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    An Interview with Athletic Director Jack Swarbrick

    FIGHTING IRISH File: Athletic Director Jack Swarbrick
    FIGHTING IRISH
    File: Athletic Director Jack Swarbrick
    FIGHTING IRISH

    Sept. 12, 2012

    An Interview With: Jack Swarbrick

    Jack Swarbrick: I hope you don't mind foregoing an opening statement but I'm getting tired of hearing myself talk today, and you've probably heard them already, but we are enormously pleased with the events of the day and what they represent and so I'm happy to be here.

    Q. Can you speak to the timing of this - why now?

    Jack Swarbrick: It related to the timing of the already scheduled ACC presidents meeting. They have been meeting the past two days and it was a long, calendared meeting, and for some time, we had pointed toward this day, knowing that they had the meeting schedule.

    So probably for the past eight weeks or so, we were focused towards driving towards the conclusion of this period of time.

    Q. What does this mean for future schedules?

    Jack Swarbrick: Keep in mind, we are coming off a couple of years where we played four ACC teams inaudible Syracuse, Pittsburgh Boston College, all future ACC opponents, and we have a few years scheduled in the future where we have four ACC games already booked. So we had the nice building blocks for it. I'm not here to tell you there won't be any schedule changes; there will.

    But I don't necessarily think that they will be of the magnitude of what some people are predicting they will be. We are going to keep that and we are going to keep some traditional rivals and we are going to get around the country.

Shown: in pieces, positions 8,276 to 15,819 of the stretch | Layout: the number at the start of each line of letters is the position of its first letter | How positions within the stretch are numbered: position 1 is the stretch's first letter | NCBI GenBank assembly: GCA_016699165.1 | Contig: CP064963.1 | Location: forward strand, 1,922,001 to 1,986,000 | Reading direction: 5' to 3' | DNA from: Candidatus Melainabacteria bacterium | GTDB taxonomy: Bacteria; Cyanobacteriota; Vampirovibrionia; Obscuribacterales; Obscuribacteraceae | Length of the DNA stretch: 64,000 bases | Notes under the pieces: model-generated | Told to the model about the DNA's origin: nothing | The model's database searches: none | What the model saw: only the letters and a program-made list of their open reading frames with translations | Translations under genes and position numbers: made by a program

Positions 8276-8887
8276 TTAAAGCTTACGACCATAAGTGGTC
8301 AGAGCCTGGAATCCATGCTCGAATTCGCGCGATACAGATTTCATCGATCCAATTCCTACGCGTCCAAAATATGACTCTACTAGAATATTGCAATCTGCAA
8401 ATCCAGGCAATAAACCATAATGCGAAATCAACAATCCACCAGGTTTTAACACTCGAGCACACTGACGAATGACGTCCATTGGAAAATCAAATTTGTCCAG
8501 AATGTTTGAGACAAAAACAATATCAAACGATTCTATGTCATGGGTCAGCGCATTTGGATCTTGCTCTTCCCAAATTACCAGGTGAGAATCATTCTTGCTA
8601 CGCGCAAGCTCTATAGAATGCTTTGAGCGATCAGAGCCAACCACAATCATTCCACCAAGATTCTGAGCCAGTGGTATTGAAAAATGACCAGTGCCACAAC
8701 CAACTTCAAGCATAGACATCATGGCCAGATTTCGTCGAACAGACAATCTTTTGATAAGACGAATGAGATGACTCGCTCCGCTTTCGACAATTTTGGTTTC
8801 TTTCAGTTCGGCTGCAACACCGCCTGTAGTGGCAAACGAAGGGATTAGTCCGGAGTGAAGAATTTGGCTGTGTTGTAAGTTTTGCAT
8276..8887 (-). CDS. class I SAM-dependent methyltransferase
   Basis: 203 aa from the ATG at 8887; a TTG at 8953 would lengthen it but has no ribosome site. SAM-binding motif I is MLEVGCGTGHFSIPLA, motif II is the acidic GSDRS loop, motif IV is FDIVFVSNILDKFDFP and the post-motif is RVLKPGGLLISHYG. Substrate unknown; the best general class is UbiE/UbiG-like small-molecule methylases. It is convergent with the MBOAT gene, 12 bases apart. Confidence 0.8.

We are still going to be in California every year and we are still going to find ways to get into southwest. And of course, this gives us a great East Coast footprint and we want to make sure we keep a Midwest presence, too. So we will meet our mission of making sure Notre Dame is playing everywhere in the country.

    Q. Does this make a basketball practice facility more of a priority?

    Jack Swarbrick: We certainly believe that across the board, this represents a heightened challenge that all of our sports are going to face a new and energizing competitive challenge. In the case of basketball, we do have to make sure we equip those teams with everything they need to succeed and I hope a practice facility is part of that solution.

    It was already a priority. Today it becomes even a little bit more of a priority.

    Q. You mentioned you wanted to get into the southwest. What's the possibility of Texas also joining the ACC in a similar vein as a pseudo independent member?

    Jack Swarbrick: I would never pretend to answer anything for my friends in Texas. I think they are very happy where they are. We are thrilled to have some games scheduled with them in the future, but you'd have to ask them questions about their future. But my sense is they couldn't be happier with their current circumstances.

    Q. Can you talk about the time frame in which you hope this will happen, both for football and for non football sports?

    Jack Swarbrick: Football is easier. We are going to be getting the schedule for 2014 and we will work towards that goal. And I think we'll be able to do it. You know, the way we are going to do this is we'll make the date available to the conference. In year one, it's three Notre Dame home games, two home games; and the next year, two Notre Dame home games, three away games.

    So we'll identify the available dates and it will be for the conference to fill those, by whatever mechanism they choose. I can't make any predictions to how they will do it. I think they are committed to trying to get all of the members scheduled with Notre Dame in a relatively short period of time. So football will be 2014.

    For other sports, we are going to meet our obligations with the Big East. We will work closely with them and figure what works best, but we will fulfill all obligations to the conference.